The BBC National Short Story Award

Established in 2005, the BBC National Short Story Award with Cambridge University was originally established to highlight a literary genre regarded as undervalued and under threat. Its aim was to recognise and celebrate the very best writers of short fiction who had no prize equivalent to major literary awards like the Man Booker Prize. Comma Press has been publishing the shortlisted stories in an annual anthology since 2010. Now, the short story is in robust health and the BBC National Short Story Award is recognised as the most prestigious for a single short story with the winning writer receiving £15,000 and the four shortlisted writers £600 each.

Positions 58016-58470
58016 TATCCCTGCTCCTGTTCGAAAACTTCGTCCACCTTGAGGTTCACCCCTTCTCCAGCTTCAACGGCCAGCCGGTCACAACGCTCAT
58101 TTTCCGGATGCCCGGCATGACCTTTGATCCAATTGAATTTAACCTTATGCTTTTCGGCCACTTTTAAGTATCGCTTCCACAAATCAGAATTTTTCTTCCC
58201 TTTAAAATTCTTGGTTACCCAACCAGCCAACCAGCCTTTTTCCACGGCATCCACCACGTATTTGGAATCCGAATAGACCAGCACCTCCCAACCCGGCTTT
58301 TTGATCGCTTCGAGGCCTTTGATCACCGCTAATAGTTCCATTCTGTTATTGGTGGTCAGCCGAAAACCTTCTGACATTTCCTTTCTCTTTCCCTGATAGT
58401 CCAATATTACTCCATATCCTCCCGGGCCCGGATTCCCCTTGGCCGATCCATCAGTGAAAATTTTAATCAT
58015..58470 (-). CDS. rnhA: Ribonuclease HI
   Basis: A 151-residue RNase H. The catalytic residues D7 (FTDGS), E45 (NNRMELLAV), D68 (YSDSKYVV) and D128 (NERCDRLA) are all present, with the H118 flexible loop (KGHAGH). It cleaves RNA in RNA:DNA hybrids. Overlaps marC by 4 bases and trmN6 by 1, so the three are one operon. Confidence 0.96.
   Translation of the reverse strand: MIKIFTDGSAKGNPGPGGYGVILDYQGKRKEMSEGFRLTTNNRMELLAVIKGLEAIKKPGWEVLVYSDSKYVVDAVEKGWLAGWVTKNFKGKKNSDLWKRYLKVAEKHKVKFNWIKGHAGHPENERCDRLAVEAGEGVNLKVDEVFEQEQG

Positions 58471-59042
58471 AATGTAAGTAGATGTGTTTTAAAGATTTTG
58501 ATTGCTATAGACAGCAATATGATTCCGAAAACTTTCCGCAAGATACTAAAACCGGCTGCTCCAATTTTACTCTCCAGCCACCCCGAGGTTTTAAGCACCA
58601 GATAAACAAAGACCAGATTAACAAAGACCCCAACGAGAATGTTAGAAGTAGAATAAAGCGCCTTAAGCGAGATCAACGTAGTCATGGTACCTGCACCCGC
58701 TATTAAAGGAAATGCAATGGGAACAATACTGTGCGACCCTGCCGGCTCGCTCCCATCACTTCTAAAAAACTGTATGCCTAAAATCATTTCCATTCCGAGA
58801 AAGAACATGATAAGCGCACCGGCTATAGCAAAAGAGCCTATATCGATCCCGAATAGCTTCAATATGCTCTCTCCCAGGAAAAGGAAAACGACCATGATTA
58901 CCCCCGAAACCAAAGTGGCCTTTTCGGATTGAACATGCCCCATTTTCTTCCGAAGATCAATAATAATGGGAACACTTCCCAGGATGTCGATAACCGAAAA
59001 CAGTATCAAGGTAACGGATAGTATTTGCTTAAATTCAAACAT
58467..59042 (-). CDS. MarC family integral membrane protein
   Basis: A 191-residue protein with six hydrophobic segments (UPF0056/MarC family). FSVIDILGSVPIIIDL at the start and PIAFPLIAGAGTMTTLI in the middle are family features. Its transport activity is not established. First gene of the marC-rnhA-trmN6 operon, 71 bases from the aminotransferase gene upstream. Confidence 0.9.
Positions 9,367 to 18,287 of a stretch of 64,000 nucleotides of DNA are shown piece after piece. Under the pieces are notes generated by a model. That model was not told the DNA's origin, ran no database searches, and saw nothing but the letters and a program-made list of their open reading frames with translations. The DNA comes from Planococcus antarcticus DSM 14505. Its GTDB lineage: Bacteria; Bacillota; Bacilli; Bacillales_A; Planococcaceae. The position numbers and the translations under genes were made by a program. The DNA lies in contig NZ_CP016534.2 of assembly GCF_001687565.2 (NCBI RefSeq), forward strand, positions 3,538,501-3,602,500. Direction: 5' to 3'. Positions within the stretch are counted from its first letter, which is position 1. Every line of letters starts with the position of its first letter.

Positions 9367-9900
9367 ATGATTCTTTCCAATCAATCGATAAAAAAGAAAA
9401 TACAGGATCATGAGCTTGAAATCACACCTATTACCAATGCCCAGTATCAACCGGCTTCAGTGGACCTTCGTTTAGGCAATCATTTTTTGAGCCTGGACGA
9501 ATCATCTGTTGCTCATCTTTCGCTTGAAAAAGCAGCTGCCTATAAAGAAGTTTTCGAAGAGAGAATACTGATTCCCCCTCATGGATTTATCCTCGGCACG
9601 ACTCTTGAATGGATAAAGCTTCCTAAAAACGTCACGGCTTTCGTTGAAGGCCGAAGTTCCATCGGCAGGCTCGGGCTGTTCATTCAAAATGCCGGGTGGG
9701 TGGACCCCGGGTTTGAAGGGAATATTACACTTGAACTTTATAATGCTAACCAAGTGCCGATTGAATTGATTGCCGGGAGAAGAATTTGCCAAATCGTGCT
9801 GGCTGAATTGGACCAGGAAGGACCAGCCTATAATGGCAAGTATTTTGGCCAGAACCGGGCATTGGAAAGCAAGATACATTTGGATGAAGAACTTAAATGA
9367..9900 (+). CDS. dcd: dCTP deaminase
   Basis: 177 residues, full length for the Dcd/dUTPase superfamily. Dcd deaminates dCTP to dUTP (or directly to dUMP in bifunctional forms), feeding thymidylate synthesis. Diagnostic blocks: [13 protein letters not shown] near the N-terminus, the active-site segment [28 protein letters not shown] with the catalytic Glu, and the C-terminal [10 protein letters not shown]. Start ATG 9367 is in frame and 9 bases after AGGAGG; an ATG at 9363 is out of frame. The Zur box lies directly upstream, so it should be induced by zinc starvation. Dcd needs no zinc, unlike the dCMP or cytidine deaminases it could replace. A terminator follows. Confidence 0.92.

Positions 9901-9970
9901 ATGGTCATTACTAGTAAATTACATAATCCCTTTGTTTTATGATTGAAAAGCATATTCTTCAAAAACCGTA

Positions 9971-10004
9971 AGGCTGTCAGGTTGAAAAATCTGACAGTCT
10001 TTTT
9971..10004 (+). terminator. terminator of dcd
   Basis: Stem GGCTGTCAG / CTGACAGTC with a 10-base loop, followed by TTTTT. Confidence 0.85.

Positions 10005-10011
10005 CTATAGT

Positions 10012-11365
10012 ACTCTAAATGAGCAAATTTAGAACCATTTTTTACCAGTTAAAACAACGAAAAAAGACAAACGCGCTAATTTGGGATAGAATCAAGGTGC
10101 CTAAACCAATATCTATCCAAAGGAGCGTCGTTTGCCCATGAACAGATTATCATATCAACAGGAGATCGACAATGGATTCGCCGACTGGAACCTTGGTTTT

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Previous winners include Lucy Caldwell for 'All the People were Mean and Bad' (2021), Sarah Hall for ‘The Grotesques’ (2020) and ‘Mrs Fox’(2013), Jo Lloyd for ‘The Invisible’(2019), Ingrid Persaud for ‘The Sweet Sop’(2018), Cynan Jones The Edge of the Shoal’ (2017), KJ Orr for ‘Disappearances’(2016), Jonathan Buckley for ‘Briar’ (2015), Lionel Shriver for ‘Kilifi Creek’ (2014), Miroslav Penkov – ‘East of the West’ (2012) , D W Wilson – ‘The Dead Roads’ (2011), and David Constantine for ‘Tea at the Midland’ (2010).